Have you ever woken up from a dream that was so vivid and lifelike that  it actually seemed real? It's such a surreal experience that it may make  you wonder: What exactly is a dream, anyway? Scientists have long tried  to figure that out. The basic definition is that dreams are  subconscious imaginings that contain sounds, images, and other  sensations while you sleep.


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Dream States

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IF YOU HAVE SEEN the recent Hollywood blockbuster Inception, a movie that does to dreaming what The Matrix did for virtual reality, you may have been holding your breath as Ariadne, an architecture student, folded the streets of Paris over herself like a blanket. This stunning sequence, an homage to M. C. Escher, is testimony to the bizarre nature of dreams. Watching it made the neuroscientist in me reflect on what dreams are and how they relate to the brain.

The first question is easy to answer. Dreams are vivid, sensorimotor hallucinations with a narrative structure. We experience them consciously—seeing, hearing and touching within environments that appear completely real (though curiously, we do not smell in our dreams). Nor are we mere passive observers: we speak, fight, love and run.

Dream consciousness is not the same as wakeful consciousness. We are for the most part unable to introspect—to wonder about our uncanny ability to fly or to meet somebody long dead. Only rarely do we control our dreams; rather things happen, and we go along for the ride.


Everyone dreams, including dogs, cats and other mammals. But sleep lab data reveal that people consistently underreport how often and how much. The reason is that dreams are ephemeral. Memory for dreams is very limited and largely restricted to the period before awakening. The only way to remember a dream is to immediately recall it on waking and then write it down or describe it to another person. Only then does its content become encoded in memory.

Although we often have trouble remembering dreams, our dreaming selves have full access to our pasts. In dreams we recall earlier episodes from our lives, and we often experience intense feelings of sadness, fear, anxiety or joy. Perhaps it was this heightened emotionality that led Sigmund Freud to speculate that dreams serve as wish fulfillment. Regardless, the answer to my second question—how and why does the brain manufacture dreams?—remains a fundamental mystery. But psychologists and brain scientists have recently renewed their interest in this everyday surreal activity.

Perchance to Dream
In 1953 Nathaniel Kleitman of the University of Chicago and his graduate student Eugene Aserinsky discovered that slumber, which had been considered a single continuous period of downtime, contains recurring periods in which the sleeper’s eyes move about, heartbeat and breathing become irregular, most voluntary muscles are paralyzed and brain activity (as measured by electroencephalography) is heightened. These fast, low-voltage brain waves resemble the ones that occur during wakefulness. This state became known as rapid eye movement (REM) sleep, to distinguish it from deep sleep.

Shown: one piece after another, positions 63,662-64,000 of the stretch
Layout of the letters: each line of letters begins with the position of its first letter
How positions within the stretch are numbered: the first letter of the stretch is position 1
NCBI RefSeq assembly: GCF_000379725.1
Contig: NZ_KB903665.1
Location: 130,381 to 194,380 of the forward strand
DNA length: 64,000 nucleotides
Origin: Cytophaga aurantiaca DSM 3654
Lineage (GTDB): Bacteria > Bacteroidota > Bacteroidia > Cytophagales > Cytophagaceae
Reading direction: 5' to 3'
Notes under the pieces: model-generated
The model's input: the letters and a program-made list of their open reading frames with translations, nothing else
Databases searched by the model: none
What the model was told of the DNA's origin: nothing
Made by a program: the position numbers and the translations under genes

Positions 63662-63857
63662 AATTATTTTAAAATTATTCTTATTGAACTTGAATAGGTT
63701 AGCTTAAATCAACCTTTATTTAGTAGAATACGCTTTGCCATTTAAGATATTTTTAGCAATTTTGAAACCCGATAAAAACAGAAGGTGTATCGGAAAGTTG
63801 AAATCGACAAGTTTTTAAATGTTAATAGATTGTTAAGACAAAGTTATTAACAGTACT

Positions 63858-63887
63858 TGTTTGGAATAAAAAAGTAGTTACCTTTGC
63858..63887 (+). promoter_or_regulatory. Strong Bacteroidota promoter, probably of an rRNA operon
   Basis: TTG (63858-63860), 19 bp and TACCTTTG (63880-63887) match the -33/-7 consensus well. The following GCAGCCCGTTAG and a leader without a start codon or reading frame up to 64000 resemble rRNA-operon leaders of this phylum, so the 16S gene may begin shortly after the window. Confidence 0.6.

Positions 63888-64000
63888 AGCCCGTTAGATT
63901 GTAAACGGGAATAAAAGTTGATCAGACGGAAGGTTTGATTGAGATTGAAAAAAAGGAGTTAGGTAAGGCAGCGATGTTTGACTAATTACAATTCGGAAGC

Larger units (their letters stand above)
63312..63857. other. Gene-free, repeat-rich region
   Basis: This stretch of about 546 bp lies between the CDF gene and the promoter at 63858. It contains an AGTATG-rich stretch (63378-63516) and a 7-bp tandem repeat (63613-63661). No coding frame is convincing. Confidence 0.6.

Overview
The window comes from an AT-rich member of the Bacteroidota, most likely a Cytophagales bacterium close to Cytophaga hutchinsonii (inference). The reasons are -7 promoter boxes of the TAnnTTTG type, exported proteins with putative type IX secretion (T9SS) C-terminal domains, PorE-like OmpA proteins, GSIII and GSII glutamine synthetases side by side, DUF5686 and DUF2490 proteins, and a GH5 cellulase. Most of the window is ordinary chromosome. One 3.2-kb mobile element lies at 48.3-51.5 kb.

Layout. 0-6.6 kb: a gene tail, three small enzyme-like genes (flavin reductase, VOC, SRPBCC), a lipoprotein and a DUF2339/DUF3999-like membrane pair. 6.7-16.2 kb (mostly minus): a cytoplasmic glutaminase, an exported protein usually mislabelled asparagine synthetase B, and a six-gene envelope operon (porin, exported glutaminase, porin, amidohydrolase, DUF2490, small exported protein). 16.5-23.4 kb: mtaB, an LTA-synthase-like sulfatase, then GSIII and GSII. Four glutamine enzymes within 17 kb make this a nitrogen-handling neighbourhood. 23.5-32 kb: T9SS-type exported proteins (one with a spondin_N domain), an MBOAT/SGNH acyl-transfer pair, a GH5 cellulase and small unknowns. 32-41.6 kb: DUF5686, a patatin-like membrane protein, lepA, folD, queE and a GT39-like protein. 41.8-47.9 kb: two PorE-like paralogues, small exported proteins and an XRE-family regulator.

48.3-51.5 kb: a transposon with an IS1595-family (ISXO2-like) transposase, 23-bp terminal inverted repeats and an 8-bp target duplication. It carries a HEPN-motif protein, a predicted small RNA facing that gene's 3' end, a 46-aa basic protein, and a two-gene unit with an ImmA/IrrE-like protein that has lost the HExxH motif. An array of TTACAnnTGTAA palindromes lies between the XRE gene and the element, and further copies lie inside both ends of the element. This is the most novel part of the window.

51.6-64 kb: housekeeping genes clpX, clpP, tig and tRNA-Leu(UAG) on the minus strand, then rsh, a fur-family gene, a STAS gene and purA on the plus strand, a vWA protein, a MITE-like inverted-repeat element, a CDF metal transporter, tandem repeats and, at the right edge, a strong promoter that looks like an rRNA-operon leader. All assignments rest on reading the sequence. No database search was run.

When people are woken from REM sleep, they usually report vivid dreams. Such reports do not occur when people are roused from non-REM sleep. Thus arose the close association between REM sleep and the oneiric state. For many years experts associated dream consciousness with the distinct physiology of the brain during REM sleep.

But in the past several decades that understanding has begun to slowly shift. When people who are woken from deep sleep are asked “What was passing through your mind just before you woke up?” rather than the more biased “Have you been dreaming?” a more nuanced picture emerges.


In the early phases of deep sleep, and during short daytime naps, which consist of pure non-REM sleep, people report vivid hallucinations that are shorter, more static and more thoughtlike than the dreams that occur during REM sleep. These visions are typically more like snapshots than narratives and do not include a self. Yet a minority of non-REM dream reports are indistinguishable from REM dreams. It is also notable that sleepwalking and nightmares occur in deep, not REM, sleep. Thus, scientists have had to revise the belief that the REM state is an external manifestation of the subjective dream state.

Further evidence comes from the study of brain-damaged patients by neuropsychoanalyst Mark Solms of the University of Cape Town in South Africa. When a part of the brain stem known as the pons is destroyed, people no longer experience REM sleep. But only one in 26 of such patients reports a loss of dreaming, and nobody has ever reported loss of dreaming from limited pons damage.

The regions critical for dreaming are not in the pons. They include the visual and audiovisual regions in and near the temporoparietal-occipital junction in the neocortex. Destruction of small portions of these areas leads to the loss of specific dreaming dimensions. For example, a stroke, tumor or other calamity in the cortical region necessary for color or motion perception will leach hue or movement from dreams.

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Moreover, medications that manipulate dopamine levels strongly affect dreaming while leaving the REM sleep cycle unaffected. L-dopa, the most popular medication for Parkinson’s disease, increases the frequency and vividness of dreams, whereas antipsychotic drugs that block dopamine reduce dreaming.

The dissociation of dreaming from REM sleep serves as a conceptual clearing of the deck for neuroscientists such as myself. Now we can focus on the neuronal causes of conscious mental activity, whether in a dreaming or wakeful state, without being confused by extraneous factors such as REM or non-REM sleep that, it turns out, do not pertain to subjective experience per se.


The Mind-Body Problem
Why am I so confident I experience anything while dreaming? Maybe I am unconscious while slumbering and confabulate my dreams when I awaken.

This is unlikely for many reasons. The bizarreness and vividness of dreams are distinct from normal experience and therefore unlikely to be “retrofitted.” Indeed, people with memory deficits do not report fewer dreams. Additionally, the length of dream reports correlates well with time elapsed in REM dreams.

More evidence comes from people with REM sleep behavior disorder, who lack the muscle paralysis, known as atonia, typical of REM sleep. They act out their dreams, sometimes even harming themselves or bed partners, and their actions match their dream reports. They might, for instance, move their legs while asleep and later report that they dreamed of walking.